Surfrider’s grassroots network of chapter volunteers has a long history of identifying threats to clean water and successfully advocating for local authorities to acknowledge those threats and taking action to solve water pollution problems. There are many examples throughout the Blue Water Task Force program of chapters testing beaches that are not covered by local beach programs, convincing authorities to post warning signs when contaminated water threatens public health, and bringing together diverse stakeholders to find and fix sources of beach and water pollution.

The effort underway in Rincón raises the bar completely for a small group of volunteers taking charge to protect public health and clean water, and their effort has not gone unnoticed throughout the network as chapters from NY to Hawaii who know how expensive it can be to run water testing programs, have helped fundraise to support this program.  Thank you to our amazing volunteers and leaders throughout Surfrider’s network.

In the often quoted words of Margaret Mead – “Never doubt that a small group of thoughtful, committed citizens can change the world; indeed, it’s the only thing that ever has.”


Mara Dias is the Water Quality Manager of the  Surfrider Foundation’s Blue Water Task Force.

Want more citizen science? Check out SciStarter’s Project Finder! With 1100+ citizen science projects spanning every field of research, task and age group, there’s something for everyone!

Digital Disaster Relief: Crowdsourced Responses to Hurricanes, Earthquakes, and Floods Around the World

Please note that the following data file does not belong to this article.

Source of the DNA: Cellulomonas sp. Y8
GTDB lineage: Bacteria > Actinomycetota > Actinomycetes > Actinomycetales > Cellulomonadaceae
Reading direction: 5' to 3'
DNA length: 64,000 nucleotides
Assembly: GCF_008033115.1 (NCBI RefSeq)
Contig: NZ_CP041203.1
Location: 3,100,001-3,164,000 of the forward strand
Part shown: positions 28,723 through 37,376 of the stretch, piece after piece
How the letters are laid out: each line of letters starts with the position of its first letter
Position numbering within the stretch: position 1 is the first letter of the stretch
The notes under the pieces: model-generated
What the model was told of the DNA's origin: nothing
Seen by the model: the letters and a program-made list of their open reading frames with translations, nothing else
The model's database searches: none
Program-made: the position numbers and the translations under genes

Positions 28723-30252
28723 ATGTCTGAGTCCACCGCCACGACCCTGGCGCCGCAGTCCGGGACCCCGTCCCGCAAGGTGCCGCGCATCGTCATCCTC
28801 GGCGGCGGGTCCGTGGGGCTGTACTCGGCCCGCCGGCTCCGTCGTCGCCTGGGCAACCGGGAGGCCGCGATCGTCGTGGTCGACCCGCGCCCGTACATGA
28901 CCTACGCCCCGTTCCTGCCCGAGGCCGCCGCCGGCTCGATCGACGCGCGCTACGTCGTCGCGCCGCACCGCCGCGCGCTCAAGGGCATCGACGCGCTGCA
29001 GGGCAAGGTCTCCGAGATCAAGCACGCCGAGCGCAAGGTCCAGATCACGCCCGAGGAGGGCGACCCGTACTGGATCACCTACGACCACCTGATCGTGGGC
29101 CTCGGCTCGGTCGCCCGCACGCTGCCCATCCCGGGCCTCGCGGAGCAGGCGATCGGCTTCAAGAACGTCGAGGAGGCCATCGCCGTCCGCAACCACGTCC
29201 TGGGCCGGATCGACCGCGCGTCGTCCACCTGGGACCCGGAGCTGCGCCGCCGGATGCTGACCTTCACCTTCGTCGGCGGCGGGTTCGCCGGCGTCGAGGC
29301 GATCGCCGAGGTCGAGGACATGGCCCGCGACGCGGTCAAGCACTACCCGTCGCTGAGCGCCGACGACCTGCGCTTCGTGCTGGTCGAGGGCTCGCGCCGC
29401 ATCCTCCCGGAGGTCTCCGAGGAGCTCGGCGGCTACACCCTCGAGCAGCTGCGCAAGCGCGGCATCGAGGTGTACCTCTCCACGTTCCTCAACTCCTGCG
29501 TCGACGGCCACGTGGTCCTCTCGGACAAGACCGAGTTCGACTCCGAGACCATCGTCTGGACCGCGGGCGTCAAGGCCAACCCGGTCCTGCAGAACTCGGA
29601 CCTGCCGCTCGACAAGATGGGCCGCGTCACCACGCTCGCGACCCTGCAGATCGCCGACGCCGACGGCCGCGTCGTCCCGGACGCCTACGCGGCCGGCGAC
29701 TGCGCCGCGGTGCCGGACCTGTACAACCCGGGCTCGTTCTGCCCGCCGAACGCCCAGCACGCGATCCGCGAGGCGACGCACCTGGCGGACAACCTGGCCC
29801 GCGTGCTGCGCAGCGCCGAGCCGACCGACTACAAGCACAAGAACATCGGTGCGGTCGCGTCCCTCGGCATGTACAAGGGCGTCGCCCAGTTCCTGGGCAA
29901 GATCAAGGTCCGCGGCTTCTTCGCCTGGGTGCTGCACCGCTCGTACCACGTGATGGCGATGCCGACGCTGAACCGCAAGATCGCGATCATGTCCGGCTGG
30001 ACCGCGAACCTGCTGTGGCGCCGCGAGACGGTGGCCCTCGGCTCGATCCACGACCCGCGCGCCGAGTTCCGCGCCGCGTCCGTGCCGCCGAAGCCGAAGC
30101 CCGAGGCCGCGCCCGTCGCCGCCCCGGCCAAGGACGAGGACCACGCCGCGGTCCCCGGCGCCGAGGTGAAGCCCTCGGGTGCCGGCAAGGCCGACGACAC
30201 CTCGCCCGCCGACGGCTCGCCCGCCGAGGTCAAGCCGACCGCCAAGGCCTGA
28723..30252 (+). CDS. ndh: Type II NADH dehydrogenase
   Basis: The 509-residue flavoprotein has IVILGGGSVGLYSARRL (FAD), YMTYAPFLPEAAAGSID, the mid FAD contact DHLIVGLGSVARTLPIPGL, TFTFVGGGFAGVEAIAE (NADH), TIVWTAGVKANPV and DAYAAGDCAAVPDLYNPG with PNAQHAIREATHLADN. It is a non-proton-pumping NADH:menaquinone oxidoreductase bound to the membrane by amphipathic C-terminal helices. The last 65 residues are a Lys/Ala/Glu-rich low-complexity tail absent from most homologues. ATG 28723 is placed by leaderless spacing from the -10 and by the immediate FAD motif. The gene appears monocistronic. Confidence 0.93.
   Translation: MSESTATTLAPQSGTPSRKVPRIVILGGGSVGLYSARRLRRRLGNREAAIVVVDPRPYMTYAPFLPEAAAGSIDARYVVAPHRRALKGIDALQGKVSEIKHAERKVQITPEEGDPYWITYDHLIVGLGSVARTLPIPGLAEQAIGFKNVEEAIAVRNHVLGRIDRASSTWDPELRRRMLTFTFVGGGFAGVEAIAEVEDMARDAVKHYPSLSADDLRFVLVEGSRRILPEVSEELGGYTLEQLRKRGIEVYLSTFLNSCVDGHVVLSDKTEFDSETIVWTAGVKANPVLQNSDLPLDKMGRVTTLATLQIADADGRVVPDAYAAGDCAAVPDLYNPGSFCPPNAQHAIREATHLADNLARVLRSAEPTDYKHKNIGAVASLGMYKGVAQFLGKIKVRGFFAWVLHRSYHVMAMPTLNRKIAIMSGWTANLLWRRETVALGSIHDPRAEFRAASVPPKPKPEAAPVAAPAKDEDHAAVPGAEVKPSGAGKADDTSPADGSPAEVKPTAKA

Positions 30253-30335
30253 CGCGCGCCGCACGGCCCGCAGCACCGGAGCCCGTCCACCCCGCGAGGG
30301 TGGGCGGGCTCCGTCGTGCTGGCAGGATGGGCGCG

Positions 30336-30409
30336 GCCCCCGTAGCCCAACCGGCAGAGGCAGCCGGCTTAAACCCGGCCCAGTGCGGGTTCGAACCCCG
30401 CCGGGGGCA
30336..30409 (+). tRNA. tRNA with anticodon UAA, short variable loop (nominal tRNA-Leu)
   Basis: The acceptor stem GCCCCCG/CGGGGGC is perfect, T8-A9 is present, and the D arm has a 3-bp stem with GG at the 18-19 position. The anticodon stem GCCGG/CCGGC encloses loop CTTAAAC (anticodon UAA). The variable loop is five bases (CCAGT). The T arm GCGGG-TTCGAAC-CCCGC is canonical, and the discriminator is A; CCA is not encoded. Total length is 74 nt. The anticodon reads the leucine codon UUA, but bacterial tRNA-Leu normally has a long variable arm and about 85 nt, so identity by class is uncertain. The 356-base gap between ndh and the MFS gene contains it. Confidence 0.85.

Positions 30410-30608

By September 13th, 2017 at 4:04 pm | Comment

By: Lily Bui

In the brief span of two months, a series of disasters have swept across the globe. Hurricanes in the Gulf Coast and the Caribbean left homes, businesses, and streets flooded, disarmed power grids and basic services, and devastated the communities that rely on them. An earthquake in Mexico spurred mass evacuations and toppled buildings. Floods in South Asia killed thousands and shut millions of children out of school.

Critical to disaster response efforts after an incident is the gathering and sense-making of information. Crowdsourced mapping, data curation and analysis, social media monitoring, API development, and so on, provide an opportunity to people not living in these disaster areas another means of contributing to aid efforts. Read the rest of this entry »

It’s Raining Cats and Dogs and CoCoRaHS Wants to Know Where and How Many Fell

By March 11th, 2017 at 9:31 am | Comment

You may have noticed some strange weather recently where you live. For example, in February, it reached 100o in Mangum, Oklahoma when 56o is the average. For the first time ever, temperatures in Antartica rose to the high 60s. And when was the last time you saw a headline reading Hawaii Has Had More Snow than Chicago or Denver in 2017? Some may link these strange events to a changing climate, and although climate influences weather patterns, it’s important to make a distinction between the two to fully understand the impacts of global climate change.

Neil Degrasse Tyson communicates this distinction with an analogy of a man walking his dog, and another common analogy states: “weather influences what clothes you wear on a given day, while the climate where you live influences the entire wardrobe you buy.” Read the rest of this entry »